Timing Discrepancy - Record Auto features

In the Record Window are features such as “Auto Start On Sound Detection” and “Auto Stop after Duration”. I like these wonderful WL features and have come to use them more and more. However, I have always noticed that the resulting file’s duration seldom matches the intended times I had programmed. In the past I just shrugged this off. But I find more and more that computer savvy clients (and internet train spotters) get shaken when exact timings are not seen. I ran some tests this morning to provided factual data:

TEST 1: Auto Stop after Duration = 0:00:20
Pass1 = 0:00:20.225
Pass2 = 0:00:20.317
Pass3 = 0:00:20.201

TEST 2: As above plus Auto Start on Sound Detection = -71dB/200ms (-40dBFS trigger signal)
Pass1 = 0:00:20.540 (measured preroll = 183ms)
Pass2 = 0:00:20.563 (measured preroll = 181ms)
Pass3 = 0:00:20.517 (measured preroll = 198ms)

As you can see, each pass is a different duration from each other and NONE of them match the intended, programmed duration of 0:00:20.000. Very strange! Especially in Test 1, where there is no tolerance involved with signal detection. Exact and repeatable results should occur. It does seem the trigger for Auto Start is reasonably reliable.

So what’s the deal?

This feature does not “cut” the recording length to the programmed duration.
But WaveLab regularly checks the time, and when the duration has been exceeded, recording is ordered to stop. This means the actual recorded length is slightly longer. In what can this be a problem?

In specific cases, this can be an immense problem. The kind of problem where big clients get mega-upset and will pull entire revenue streams from you.

Here is an example: Lets say you have a song with 23 mix/remix versions. Lets say one version is 5:00 long, so I set AutoDuration to 5:00. Wavelab ends up writing a 5:00.501 long file. No biggy, you think, its still basically 5.00, right? The track listing is documented as 5:00 in duration for that version.

Well, sometime later (possibly even years) the Label is looking for that particular mix version for commercial purposes but the timing of the audio on file does not match their label copy. Not matching because their system rounds up the time to 5:01. They try to cross reference against titles but it is misread or there are typos, or some other comedy of errors. In the end they mistakenly send the wrong version and manufacture 100,000 copies only to have a fan blog about the mistake online. Costly and embarrassing! Guess where the finger will point. This is not a hypothetical scenario. I have seen this happen in the real world a number of times over the decades.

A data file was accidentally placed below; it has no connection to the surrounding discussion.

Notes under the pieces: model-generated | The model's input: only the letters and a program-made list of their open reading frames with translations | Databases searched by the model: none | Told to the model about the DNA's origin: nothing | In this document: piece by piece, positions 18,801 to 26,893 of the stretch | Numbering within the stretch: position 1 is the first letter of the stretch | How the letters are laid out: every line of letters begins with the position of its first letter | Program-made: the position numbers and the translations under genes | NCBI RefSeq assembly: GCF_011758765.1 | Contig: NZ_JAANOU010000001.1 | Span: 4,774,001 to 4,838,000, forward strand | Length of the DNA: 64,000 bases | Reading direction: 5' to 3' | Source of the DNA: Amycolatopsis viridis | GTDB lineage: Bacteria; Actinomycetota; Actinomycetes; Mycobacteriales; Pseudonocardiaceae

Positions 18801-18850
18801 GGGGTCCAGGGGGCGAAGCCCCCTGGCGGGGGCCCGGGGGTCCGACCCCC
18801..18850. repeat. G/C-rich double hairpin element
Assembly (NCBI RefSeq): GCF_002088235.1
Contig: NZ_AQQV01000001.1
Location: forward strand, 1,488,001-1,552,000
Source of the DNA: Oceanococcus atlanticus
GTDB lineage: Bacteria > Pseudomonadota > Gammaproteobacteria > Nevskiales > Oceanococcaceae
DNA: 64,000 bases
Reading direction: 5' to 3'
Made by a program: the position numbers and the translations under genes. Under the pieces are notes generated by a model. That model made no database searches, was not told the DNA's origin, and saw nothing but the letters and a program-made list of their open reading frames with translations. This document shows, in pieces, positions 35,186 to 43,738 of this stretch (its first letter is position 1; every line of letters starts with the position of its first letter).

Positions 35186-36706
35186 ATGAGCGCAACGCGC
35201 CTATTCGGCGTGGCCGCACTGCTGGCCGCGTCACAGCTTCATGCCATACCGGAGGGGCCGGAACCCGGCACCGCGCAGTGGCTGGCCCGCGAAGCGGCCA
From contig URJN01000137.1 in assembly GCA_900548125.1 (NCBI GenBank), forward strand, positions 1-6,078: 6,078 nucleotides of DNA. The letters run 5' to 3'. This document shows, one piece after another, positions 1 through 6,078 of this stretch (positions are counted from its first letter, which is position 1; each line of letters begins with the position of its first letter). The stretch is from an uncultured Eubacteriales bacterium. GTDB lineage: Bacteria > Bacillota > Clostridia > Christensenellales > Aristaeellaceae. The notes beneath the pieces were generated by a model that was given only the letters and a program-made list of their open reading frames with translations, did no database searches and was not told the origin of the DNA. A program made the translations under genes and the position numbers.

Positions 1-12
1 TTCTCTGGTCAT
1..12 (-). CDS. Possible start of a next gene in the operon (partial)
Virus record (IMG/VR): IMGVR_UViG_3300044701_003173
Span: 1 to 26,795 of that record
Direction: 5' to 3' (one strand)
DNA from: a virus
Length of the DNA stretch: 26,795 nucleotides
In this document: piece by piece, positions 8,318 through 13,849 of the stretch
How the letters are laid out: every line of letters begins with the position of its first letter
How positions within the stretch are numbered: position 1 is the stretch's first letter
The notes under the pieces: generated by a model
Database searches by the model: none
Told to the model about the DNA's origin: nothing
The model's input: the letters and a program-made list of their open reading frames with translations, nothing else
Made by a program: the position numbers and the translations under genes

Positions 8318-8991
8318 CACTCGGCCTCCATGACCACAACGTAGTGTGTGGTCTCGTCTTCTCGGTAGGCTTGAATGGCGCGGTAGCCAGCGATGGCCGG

I can think of other reasons, but I think the point is made. Mostly, WL’s inaccuracy will pose no problem. But when there is, it is a giant problem. Even if the problem is only a perceived problem (subjective rather than objective) we will feel the pain.

Besides, is there some difficulty in having the recording end exactly on the programmed value?

I think the Auto Record function is meant to automate recording, not to deliver finished files. I hardly use it, but when I do, the result of the automated recording is the start of my job, not the end. BTW, cutting to an exact length should be no problem in the batch processor.

Sure, I take your point. This has been the status quo for production masters: a direct-burned CD, rendered DDP or master BWF.

But as CD’s become less significant and single oriented file masters increase, its awesome to make direct captures, with relevant metadata, and nail it in one step. Elegant and efficient!

The capabilities are already present in the Record Window to accomplish this. They just need to be tweaked for accuracy.

I don’t see the relevance with CD or DDP, but I guess don’t understand your process here. In WL, you are automatically recording (I guess with sound detection) an already finished product from somewhere else of which you already know the exact length?

It is sufficient that I do use and value this feature; further justification is not necessary to continue the topic. What is more to the point is we have another peculiar behavior where WL does not produce an expected result. One which requires the user to triple-check WL’s work and mop up any slop.

case in point:
“Audio-In-Pauses” toggle does not update CD timings thus presenting misleading and incorrect values:

…another case in point:
“Render according to Markers” with plugs present in clips can produce misaligned audio:

“Stop After Duration” produces arbitrary and unrepeatable file lengths:

It’s not as if I am asking for some new outrageous feature. I am simply advocating for pre-existing tools to be tightened up. I am advocating for ACCURACY. I am advocating for WYSIWYG. Why should anyone be against that?

I wasn’t asking for justification, I was simply interested in your workflow. Not anymore. Actually, I couldn’t care less about your workflow. Good luck getting WL behaving to your expectations. Free tip: the easy way is vice versa.